Few of the data center developers that predate the dot-com crash built bigger or have fought harder than Terremark Worldwide (TMRK). The company built a 750,000 square foot data fortress in downtown Miami, and then hunkered down through a brutal industry downturn when the dot-com bubble burst.
Terremark officials believe their endurance and focus have paid off, and that strategic moves in 2007 have positioned the company to benefit from strong demand for utility computing and secure government hosting. Key milestones from last year included the acquisition of Data Return and a $250 million financing agreement that allowed the company to restructure its debt and fund new data centers in Culpeper, Va. and Santa Clara, Calif.
"We believe we're unique," said Terremark Chairman and CEO Manuel Medina, citing Terremark's combination of carrier-neutral hosting and a full menu of managed services. "We now have the team, the services, the technology infrastructure and the financing in place to implement our strategy."
For many customers, Terremark's key selling point is the connectivity available at its NAP of the Americas in Miami, which has 160 carriers in the building. "You cannot duplicate the massive amount of connectivity we have in this facility," said Medina.
The 750,000 square foot NAP serves as the flagship for Terremark's growing portfolio of facilities. The company is building a 30-acre data center campus in Culpeper, Virginia, with a 50,000 square foot first phase due in June. Terremark has acquired land in Santa Clara, Calif. for a similar West Coast expansion, and has also built NAP facilities in Madrid, Spain and Sao Paulo, Brazil. Terremark is under contract to build the $40 million NAP of the Caribbean in Santo Domingo in the Dominican Republic.
The company says its expansion plan is fully funded after arranging $250 million in debt financing from Credit Suisse Securities and Tennenbaum Capital Partners. Debt service and capital investment continue to impact the company's earnings, as Terremark reported a loss of $15.5 million in the second quarter of fiscal 2008, which ended Sept. 30.
But Terremark had improved revenue of $45 million in the quarter, and expects that to grow to $49 to $50 million this quarter (results are due on Feb. 5) with total fiscal 2008 revenues of between $185 million to $190 million. Shares of Terremark, which were priced at less than $1 in early 2003, traded in a range between $5 and $9 a share in 2007.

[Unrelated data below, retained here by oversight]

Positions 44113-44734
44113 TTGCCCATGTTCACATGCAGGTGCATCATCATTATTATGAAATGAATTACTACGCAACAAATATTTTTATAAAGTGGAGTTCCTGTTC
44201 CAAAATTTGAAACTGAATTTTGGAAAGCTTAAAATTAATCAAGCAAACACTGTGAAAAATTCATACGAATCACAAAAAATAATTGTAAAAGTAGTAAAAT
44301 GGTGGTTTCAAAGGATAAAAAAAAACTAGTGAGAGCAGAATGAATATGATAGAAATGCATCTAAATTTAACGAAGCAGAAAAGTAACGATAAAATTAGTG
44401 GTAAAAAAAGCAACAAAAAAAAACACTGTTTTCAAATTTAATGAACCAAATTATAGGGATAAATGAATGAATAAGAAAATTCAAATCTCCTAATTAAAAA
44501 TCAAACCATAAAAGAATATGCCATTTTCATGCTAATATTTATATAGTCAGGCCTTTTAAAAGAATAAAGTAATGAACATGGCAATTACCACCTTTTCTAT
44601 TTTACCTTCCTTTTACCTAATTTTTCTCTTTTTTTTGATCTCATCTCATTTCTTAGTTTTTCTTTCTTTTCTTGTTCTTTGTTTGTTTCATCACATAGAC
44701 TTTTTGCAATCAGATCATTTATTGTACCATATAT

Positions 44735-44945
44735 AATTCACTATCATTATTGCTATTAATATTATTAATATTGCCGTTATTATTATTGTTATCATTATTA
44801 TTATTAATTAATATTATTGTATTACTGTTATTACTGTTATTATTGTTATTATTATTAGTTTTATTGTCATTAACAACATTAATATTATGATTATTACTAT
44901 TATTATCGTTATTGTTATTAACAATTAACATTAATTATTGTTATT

Managed Services Growing
Terremark President and COO Marvin Wheeler says the company's active pipeline of enterprise customers will be seen in the bottom line in coming quarters. Terremark added 32 new customers in 2Q08, when it reported a total of 914 customers. Managed services now represent 62 percent of Terremark's revenue, compared to 31 percent for colocation and 7 percent for exchange point services.
Much of that growth in managed services is coming on the Infinistructure utility computing platform, a key component of Terremark's $85 million acquisition of Data Return last May. Wheeler said Infinistructure is responsible for the bulk of the company's recent enterprise deals, as more companies forego operating their own hardware and build on Terremark's utility computing model.
With grids gaining traction, the Data Return deal was driven by the shift to virtualized infrastructure. "We believe that virtualization will be one of those watershed moments in our industry," said Medina. "We acquired Data Return because it is the best platform, and a fantastic value proposition for our customers. There is an insatiable appetite for computing capacity, and I believe virtualization is the best way to add computing capacity."
Federal Colo Contracts
One floor of the Miami NAP is reserved for secure hosting suites for government customers, which represent 14 percent of Terremark's revenue. The company expects its government colocation business to be boosted by its recent approval as a GSA schedule contract provider. Ben Stewart, the senior vice president of Terremark's Federal Group, said government deals typically have a long sales cycle, driven by departmental budgets. But government agencies also tend to be among the stickiest of customers, Stewart said, and are expected to be a major constituency for the Culpeper facility when it opens.
Medina says the pieces of Terremark's long-term plan are in place, and it now needs to execute on its strategy. But he also notes that the company has come a long way since the lean years of 2002 and 2003.
"The industry was in crisis, but we were seeing the demand," Medina recalled. "It was very difficult. Our philosophy was that if we fight for it long enough and survive, Wall Street would pay attention. We really believed the explosion of the Internet would catch up. It's been an extremely gratifying turn of events."